(Matt Lewis/Politics Daily) – Back in April 2007, Senate Majority Leader Harry Reid (D-Nev.) famously said the Iraq War “is lost and the surge is not accomplishing anything, as indicated by the extreme violence in Iraq yesterday.”
Now, Sharron Angle’s team is pointing out that Reid is engaged in a bit of historical revisionism.
Angle’s argument is based on what Zac Petkanas, a Reid spokesman, said this past weekend:
“Senator Reid’s comment was in agreement with General Petraeus’ assessment that the Iraq War could not be won by military force alone and that a political solution was also needed as part of a two-part strategy — which President Bush refused to pursue.”
This, of course, seems contrived. Four months earlier, when President Bush announced the surge in a Jan. 10 address to the nation, he stressed that:
“Our troops will have a well-defined mission: to help Iraqis clear and secure neighborhoods, to help them protect the local population, and to help ensure that the Iraqi forces left behind are capable of providing the security that Baghdad needs.”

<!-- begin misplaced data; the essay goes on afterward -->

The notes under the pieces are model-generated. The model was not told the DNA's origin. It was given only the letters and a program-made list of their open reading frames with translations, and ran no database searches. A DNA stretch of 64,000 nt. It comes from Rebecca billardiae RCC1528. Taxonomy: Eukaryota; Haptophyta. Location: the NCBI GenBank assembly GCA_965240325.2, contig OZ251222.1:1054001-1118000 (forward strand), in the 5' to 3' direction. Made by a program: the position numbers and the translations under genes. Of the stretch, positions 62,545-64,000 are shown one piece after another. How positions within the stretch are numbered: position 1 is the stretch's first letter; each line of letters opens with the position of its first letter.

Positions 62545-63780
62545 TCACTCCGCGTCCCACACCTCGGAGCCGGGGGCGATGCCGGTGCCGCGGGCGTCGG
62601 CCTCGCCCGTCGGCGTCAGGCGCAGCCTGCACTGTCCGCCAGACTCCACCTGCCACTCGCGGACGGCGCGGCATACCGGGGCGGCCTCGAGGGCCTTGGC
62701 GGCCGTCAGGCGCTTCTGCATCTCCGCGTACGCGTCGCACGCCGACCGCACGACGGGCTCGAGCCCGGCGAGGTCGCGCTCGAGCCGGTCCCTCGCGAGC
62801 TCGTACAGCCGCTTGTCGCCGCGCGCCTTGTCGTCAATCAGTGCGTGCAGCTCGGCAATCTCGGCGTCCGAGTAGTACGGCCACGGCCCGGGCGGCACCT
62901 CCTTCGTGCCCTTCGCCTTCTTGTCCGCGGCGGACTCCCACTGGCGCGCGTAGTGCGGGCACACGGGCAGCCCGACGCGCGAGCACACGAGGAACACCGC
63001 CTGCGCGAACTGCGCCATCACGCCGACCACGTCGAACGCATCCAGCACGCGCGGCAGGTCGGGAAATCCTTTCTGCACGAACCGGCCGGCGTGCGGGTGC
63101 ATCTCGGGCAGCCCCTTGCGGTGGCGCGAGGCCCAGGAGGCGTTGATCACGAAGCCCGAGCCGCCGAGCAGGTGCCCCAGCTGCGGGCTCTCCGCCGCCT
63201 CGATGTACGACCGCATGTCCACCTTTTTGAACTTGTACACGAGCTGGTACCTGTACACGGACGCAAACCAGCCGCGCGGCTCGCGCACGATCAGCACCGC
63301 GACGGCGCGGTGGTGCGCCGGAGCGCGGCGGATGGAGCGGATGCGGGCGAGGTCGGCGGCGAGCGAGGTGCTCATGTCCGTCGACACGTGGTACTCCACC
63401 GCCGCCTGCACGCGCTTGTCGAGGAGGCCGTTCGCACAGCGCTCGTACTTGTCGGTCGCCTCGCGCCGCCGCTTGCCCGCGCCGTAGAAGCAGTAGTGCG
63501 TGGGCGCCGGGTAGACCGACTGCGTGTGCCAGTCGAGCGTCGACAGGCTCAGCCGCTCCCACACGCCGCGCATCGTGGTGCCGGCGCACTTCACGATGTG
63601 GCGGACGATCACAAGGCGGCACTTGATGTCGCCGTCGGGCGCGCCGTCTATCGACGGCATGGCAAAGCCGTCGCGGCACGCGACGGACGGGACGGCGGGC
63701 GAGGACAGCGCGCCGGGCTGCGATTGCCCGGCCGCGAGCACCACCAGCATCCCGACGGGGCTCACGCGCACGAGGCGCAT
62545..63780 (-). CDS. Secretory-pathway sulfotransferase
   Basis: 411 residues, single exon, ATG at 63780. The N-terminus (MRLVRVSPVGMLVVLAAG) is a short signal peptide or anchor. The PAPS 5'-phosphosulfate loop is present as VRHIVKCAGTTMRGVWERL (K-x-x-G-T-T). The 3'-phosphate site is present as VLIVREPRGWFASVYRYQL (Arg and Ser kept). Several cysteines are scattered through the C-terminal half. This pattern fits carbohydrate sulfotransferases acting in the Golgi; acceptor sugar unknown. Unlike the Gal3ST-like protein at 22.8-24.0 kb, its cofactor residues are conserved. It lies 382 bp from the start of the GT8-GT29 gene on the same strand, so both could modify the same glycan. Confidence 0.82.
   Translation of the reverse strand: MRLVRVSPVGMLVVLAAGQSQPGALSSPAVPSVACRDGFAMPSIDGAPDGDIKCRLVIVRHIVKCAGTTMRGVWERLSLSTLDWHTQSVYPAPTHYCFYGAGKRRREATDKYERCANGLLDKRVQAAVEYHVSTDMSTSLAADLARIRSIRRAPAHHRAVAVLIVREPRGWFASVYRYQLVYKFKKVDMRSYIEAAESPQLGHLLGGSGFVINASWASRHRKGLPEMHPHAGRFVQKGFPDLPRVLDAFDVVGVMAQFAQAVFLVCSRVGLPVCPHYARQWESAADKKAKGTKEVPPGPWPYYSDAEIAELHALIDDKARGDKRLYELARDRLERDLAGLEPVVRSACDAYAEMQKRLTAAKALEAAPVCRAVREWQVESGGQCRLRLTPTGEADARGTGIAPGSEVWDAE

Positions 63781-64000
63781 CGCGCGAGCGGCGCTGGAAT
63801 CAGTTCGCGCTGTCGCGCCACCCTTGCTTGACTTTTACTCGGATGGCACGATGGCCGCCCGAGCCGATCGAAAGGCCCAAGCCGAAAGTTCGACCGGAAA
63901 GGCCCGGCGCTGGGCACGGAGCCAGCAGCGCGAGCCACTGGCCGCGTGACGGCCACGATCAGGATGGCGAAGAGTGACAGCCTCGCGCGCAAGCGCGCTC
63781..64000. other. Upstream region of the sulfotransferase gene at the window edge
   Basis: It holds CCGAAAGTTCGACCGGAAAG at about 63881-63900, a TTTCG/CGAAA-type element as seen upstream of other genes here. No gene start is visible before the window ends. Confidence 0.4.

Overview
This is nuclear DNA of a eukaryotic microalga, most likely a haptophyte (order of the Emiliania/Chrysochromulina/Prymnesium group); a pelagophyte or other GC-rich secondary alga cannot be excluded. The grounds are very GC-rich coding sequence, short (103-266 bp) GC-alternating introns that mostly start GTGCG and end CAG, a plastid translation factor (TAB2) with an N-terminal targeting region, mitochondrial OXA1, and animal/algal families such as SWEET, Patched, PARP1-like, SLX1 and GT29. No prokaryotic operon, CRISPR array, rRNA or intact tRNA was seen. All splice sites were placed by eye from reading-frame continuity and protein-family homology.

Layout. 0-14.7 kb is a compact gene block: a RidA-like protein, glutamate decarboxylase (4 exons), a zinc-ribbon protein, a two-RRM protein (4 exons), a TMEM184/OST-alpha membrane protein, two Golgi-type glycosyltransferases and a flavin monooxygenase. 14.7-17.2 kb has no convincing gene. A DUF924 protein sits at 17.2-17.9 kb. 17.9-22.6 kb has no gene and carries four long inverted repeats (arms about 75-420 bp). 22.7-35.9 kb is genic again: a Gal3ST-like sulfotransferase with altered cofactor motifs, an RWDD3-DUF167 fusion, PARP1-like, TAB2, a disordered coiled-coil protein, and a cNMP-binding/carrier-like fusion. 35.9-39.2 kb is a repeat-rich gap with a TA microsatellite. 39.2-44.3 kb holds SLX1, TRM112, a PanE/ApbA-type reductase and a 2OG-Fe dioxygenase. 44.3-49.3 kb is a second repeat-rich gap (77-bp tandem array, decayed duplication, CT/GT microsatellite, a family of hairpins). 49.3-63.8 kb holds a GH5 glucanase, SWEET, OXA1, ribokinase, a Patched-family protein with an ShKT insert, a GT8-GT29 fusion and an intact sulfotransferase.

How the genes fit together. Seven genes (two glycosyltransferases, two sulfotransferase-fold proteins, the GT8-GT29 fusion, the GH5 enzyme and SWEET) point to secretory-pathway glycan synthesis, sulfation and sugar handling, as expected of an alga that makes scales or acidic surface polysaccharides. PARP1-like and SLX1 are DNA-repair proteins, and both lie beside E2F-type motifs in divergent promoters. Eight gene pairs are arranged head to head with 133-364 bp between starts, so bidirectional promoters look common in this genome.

Furthermore, Bush referred to the Iraqi government more than a dozen times, stressing that when daily life improves,
“Iraqis will gain confidence in their leaders, and the government will have the breathing space it needs to make progress in other critical areas.”
But the attempts at revisionist history do not end there. Reid is also attempting to argue that he and Petraeus were in agreement — while the bellicose Bush just didn’t “get it.” In fact, nothing could be further from the truth.
In fact, Reid was not in agreement with Petraeus, nor was he inclined to believe anything he might say about the surge.
Just days after declaring “the war is lost,” Reid appeared on CNN’s “The Situation Room” and was informed that Petraeus would come to the Hill and say the surge is working. When asked, “Will you believe him when he says that?” Reid responded, “No, I don’t believe him, because it’s not happening. All you have to do is look at the facts.”
Reid also voted against condemning MoveOn.org’s attacks on Petraeus, which called him “General Betray Us.”